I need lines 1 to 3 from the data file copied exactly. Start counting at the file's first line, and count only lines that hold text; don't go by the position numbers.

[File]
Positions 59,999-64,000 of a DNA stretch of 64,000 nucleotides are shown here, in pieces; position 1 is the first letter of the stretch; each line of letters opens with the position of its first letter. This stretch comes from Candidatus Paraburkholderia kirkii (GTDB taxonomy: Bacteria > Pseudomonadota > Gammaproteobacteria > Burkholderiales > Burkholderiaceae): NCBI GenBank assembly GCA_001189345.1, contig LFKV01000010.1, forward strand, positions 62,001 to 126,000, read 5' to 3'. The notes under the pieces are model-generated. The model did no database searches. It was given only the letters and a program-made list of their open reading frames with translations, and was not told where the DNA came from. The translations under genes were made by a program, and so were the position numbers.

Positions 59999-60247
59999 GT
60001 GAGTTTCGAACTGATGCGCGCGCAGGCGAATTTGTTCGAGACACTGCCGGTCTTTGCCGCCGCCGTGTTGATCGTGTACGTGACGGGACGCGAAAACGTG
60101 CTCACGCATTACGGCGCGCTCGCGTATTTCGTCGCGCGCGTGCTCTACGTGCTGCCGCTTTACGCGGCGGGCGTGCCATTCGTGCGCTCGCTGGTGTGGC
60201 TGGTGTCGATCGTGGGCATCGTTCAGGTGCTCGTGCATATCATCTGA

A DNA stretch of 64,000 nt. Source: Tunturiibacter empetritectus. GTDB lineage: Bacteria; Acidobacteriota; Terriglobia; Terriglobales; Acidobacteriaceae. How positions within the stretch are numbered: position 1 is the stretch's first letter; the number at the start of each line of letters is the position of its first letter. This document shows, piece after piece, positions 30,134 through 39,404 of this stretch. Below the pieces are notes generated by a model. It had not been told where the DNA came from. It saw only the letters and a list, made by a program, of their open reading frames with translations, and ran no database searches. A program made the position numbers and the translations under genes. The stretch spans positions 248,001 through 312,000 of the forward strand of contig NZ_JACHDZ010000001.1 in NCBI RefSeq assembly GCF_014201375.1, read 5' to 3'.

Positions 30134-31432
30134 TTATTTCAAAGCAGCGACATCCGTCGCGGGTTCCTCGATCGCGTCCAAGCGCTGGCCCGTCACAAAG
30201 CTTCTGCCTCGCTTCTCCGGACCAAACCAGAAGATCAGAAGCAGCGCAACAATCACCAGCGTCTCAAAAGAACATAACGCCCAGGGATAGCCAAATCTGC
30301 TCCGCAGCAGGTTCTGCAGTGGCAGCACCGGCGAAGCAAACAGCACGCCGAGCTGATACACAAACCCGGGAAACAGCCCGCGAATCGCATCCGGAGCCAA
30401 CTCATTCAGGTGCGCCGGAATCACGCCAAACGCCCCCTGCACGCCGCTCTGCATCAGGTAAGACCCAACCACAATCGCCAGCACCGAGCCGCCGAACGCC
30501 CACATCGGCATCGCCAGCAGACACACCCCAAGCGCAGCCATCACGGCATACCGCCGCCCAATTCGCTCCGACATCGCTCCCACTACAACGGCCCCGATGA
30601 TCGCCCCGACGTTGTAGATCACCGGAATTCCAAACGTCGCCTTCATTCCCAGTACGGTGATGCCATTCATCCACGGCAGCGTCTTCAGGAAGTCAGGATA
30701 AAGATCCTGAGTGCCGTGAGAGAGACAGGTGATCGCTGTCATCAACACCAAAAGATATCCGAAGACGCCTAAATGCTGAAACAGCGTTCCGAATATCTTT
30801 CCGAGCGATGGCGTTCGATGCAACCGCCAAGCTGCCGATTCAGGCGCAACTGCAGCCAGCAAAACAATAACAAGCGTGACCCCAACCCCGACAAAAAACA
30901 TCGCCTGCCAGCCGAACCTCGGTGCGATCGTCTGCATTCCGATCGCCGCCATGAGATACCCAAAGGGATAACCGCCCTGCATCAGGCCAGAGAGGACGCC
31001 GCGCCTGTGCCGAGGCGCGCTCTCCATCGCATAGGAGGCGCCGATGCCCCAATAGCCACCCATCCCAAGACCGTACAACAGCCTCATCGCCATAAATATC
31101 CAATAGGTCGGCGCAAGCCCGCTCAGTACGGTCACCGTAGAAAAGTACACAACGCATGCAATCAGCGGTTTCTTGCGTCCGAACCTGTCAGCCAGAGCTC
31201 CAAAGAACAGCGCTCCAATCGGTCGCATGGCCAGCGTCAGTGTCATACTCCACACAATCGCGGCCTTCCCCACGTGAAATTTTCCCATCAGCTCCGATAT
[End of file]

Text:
Positions 59,999-64,000 of a DNA stretch of 64,000 nucleotides are shown here, in pieces; position 1 is the first letter of the stretch; each line of letters opens with the position of its first letter. This stretch comes from Candidatus Paraburkholderia kirkii (GTDB taxonomy: Bacteria > Pseudomonadota > Gammaproteobacteria > Burkholderiales > Burkholderiaceae): NCBI GenBank assembly GCA_001189345.1, contig LFKV01000010.1, forward strand, positions 62,001 to 126,000, read 5' to 3'. The notes under the pieces are model-generated. The model did no database searches. It was given only the letters and a program-made list of their open reading frames with translations, and was not told where the DNA came from. The translations under genes were made by a program, and so were the position numbers.

Positions 59999-60247
59999 GT